Every summer, people walking the streets of New York City are treated to a rare sight: Manhattanhenge.
This year, the sun will align perfectly with Manhattan’s east-west grid at 8:12 p.m. EST Sunday and Monday, so on Memorial Day.
In the 1800s when they made these 90-degree angles they created a bull’s-eye for the sun to hit.
Manhattanhenge are the days of the year when the sun hits the bull’s-eye.
The sun will align at 8:12 p.m. EST Sunday and Monday, and it will happen again on July 11 and 12.
On both occasions, the first sunset will be a half sun, and the next day will give a striking view of the full sun.
For Stonehenge, the special day is the summer solstice, when the Sun rises in perfect alignment with several of the stones, signaling the change of season.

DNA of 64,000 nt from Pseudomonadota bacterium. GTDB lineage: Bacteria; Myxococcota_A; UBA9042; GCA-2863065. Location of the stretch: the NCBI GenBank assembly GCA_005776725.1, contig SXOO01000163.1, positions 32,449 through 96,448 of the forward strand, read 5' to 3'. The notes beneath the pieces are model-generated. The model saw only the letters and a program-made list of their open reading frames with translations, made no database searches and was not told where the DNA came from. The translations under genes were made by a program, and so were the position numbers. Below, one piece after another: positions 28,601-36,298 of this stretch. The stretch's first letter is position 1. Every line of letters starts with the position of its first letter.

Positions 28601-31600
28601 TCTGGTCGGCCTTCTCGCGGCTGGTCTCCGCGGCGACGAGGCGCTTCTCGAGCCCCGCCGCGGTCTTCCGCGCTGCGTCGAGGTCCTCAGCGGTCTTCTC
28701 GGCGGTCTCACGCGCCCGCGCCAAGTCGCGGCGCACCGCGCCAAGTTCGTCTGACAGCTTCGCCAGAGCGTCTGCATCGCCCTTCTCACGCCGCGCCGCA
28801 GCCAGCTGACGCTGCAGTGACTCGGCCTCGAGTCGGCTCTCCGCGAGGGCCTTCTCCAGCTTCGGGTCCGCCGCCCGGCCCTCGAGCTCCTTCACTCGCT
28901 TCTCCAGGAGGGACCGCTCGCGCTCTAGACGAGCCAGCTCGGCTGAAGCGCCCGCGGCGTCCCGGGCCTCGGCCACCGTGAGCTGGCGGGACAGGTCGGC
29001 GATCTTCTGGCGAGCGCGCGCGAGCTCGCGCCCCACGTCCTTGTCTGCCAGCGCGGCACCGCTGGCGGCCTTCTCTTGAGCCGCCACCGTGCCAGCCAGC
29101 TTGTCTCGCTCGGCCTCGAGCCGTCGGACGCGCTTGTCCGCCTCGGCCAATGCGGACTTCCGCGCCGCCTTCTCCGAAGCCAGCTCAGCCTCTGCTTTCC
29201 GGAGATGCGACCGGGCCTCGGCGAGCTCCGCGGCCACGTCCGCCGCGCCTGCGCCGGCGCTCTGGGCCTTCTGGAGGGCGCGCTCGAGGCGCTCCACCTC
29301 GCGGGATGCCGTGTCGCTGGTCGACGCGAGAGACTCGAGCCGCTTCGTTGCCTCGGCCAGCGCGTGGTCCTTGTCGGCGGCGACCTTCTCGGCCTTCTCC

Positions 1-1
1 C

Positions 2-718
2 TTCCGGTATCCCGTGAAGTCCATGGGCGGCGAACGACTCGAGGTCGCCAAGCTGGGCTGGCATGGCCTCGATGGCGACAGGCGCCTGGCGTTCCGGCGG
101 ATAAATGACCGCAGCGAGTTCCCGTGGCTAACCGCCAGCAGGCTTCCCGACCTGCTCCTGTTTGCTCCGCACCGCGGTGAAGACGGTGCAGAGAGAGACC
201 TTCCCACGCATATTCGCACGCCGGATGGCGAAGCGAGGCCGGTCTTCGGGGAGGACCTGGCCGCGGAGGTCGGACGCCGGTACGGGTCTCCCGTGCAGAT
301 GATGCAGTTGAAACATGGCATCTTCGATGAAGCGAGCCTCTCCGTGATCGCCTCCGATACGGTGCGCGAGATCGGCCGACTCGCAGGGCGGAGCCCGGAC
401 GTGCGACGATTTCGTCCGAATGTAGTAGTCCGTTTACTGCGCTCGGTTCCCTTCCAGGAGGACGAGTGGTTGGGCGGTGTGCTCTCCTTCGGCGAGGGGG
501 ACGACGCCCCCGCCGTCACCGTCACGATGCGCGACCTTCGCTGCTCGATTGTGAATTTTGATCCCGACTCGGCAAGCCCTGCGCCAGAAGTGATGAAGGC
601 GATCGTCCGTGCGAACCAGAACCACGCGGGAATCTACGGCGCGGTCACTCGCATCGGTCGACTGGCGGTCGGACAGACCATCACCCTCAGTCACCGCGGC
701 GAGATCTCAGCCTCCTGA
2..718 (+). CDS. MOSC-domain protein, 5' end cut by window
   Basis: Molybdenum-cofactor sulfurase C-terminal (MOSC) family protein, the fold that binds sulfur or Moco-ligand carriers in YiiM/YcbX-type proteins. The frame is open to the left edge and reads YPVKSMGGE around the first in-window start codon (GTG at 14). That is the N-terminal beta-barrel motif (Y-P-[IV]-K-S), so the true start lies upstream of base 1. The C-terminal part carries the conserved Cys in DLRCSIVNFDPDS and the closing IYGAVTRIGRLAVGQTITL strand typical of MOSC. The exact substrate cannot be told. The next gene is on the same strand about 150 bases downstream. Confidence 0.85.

For Manhattan, a place where evening matters more than morning, that special day comes twice a year, when the setting Sun aligns precisely with the Manhattan street grid, creating a radiant glow of light across Manhattan’s brick and steel canyons, simultaneously illuminating both the north and south sides of every cross street of the borough’s grid.
To get the best view, Tyson says to get as far east as possible and recommends the following cross streets: 14th, 23rd, 34th, 42nd and 57th.
A rare and beautiful sight.